Here is a basic list of what you need, should you decide you have to completely replace your mobile home window screen:
A measuring tape
A hacksaw(if you need to cut your frame to size)
A spline tool
Utility knife (make sure it has a nice sharp blade as you will use this for trimming your excess screen)
Window screen material
A multi-pack of spline
Putting it Together
Once you’ve measured out your windows and purchased your supplies, the first step is ensuring that your window frame is the correct size for your window. Using your previous measurements, mark off the lengths of the frame and carefully cut the frame to proper lengths with your hacksaw. Before you cut, make sure that you’ve allotted the proper amount for your corner pieces (you will usually find instructions that tell you how much to subtract for the corners).
You will now want to lay the four pieces of frame out like you imagine your window to look. Insert the top spring into your metal frame and you can now push the plastic corner pieces into the frame. Congratulations! You’re halfway through now, so celebrate by setting your screen pulls into the spline track – it’s time to get that screen measured out.
Measuring the Screen
Measuring how much screen to use is a pretty simple process if you don’t mind trimming off a bit of excess at the end. Simply unroll your screen covering, laying it across your assembled frame. You want it so that a couple of inches hangs over the frame in all directions, so be sure not to cut it too closely. In this case, you want to go with a little extra. Using your scissors, gently separate the screen from the rest of the roll and set away for later.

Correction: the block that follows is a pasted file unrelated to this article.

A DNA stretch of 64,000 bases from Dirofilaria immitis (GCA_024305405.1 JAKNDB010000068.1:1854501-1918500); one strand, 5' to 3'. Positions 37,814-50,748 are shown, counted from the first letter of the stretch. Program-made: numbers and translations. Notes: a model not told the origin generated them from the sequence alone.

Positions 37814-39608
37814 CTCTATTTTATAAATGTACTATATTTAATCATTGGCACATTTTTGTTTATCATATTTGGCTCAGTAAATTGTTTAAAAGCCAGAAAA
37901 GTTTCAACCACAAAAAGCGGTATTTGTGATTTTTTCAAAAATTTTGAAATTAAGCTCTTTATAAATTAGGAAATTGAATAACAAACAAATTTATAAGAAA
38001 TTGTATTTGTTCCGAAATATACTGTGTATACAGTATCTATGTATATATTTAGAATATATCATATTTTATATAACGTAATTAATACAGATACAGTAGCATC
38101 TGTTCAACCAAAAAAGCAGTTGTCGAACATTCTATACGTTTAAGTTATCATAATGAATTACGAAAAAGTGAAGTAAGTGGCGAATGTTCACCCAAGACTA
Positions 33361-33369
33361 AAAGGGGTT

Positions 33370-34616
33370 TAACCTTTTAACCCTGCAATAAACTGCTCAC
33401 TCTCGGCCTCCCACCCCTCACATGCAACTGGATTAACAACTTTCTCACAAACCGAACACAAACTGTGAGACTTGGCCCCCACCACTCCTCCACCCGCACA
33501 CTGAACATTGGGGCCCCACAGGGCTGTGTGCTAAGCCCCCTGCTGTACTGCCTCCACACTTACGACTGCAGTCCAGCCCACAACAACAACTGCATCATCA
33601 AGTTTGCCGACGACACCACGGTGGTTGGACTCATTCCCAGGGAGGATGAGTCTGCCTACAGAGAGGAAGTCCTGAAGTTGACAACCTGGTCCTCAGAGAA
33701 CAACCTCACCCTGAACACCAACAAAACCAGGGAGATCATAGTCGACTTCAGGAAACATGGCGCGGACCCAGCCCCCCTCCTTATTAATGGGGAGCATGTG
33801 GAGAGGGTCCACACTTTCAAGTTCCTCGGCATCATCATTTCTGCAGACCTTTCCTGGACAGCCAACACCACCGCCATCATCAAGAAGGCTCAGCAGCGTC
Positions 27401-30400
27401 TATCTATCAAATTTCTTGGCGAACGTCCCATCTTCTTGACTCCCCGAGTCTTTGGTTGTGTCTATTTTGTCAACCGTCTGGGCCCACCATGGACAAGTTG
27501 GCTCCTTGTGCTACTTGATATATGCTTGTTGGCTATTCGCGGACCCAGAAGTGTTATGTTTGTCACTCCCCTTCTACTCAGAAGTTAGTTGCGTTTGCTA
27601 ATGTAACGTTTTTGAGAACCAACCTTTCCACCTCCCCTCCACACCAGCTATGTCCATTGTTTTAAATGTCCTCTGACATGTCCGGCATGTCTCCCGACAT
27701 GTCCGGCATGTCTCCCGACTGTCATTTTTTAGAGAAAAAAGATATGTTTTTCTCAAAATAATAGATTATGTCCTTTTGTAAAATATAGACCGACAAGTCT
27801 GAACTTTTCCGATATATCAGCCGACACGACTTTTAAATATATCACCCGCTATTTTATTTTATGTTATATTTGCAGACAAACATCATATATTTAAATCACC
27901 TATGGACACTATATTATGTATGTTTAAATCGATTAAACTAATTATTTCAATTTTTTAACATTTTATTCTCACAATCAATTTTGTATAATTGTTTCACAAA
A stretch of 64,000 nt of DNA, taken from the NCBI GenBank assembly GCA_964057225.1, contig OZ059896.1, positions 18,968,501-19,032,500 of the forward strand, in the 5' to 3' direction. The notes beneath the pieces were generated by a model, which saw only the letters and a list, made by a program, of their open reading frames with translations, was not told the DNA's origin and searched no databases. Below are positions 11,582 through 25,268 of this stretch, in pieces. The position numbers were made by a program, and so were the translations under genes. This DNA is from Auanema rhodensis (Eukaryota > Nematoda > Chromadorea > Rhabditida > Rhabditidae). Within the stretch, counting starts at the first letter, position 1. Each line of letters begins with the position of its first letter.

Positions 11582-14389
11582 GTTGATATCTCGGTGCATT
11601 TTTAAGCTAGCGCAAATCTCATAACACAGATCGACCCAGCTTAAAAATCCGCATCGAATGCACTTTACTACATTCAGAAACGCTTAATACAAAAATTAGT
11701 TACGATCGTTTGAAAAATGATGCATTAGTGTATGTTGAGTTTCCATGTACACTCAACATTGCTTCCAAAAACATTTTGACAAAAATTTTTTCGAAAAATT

Seating the Screen
Taking a strip of spline and your spline roller, you will now want to lay it atop your screen and slowly use the spline roller to work the spline into the groove around the frame. You will notice that, as you do this, your screen mesh will start to become more taut. Keep working around the frame, trying to keep the screen nice and straight, and push the spline into the groove.
When you’ve finished pushing your spline into the grooves, your window screen should be nice and tight and almost look like brand new. Now is your chance to take your sharp exacto blade and to trim off any excess flash. When doing so, take your time and be careful, so as not to risk cutting or poking a hole in your new screen. It’s better to leave a minute amount of flash around the screen, rather than cut too closely and damage the screen or the spline.
And that’s all there is to it! You should now have a very nice new-looking window screen that’s all ready for you to place it in your window. Remember that repairing or releasing torn or discolored screens can help your mobile home look better and it can reduce the risk of unwanted pests, such as mosquitoes, from invading your home and making you or your children ill. Have fun!
Experience as a mobile home owner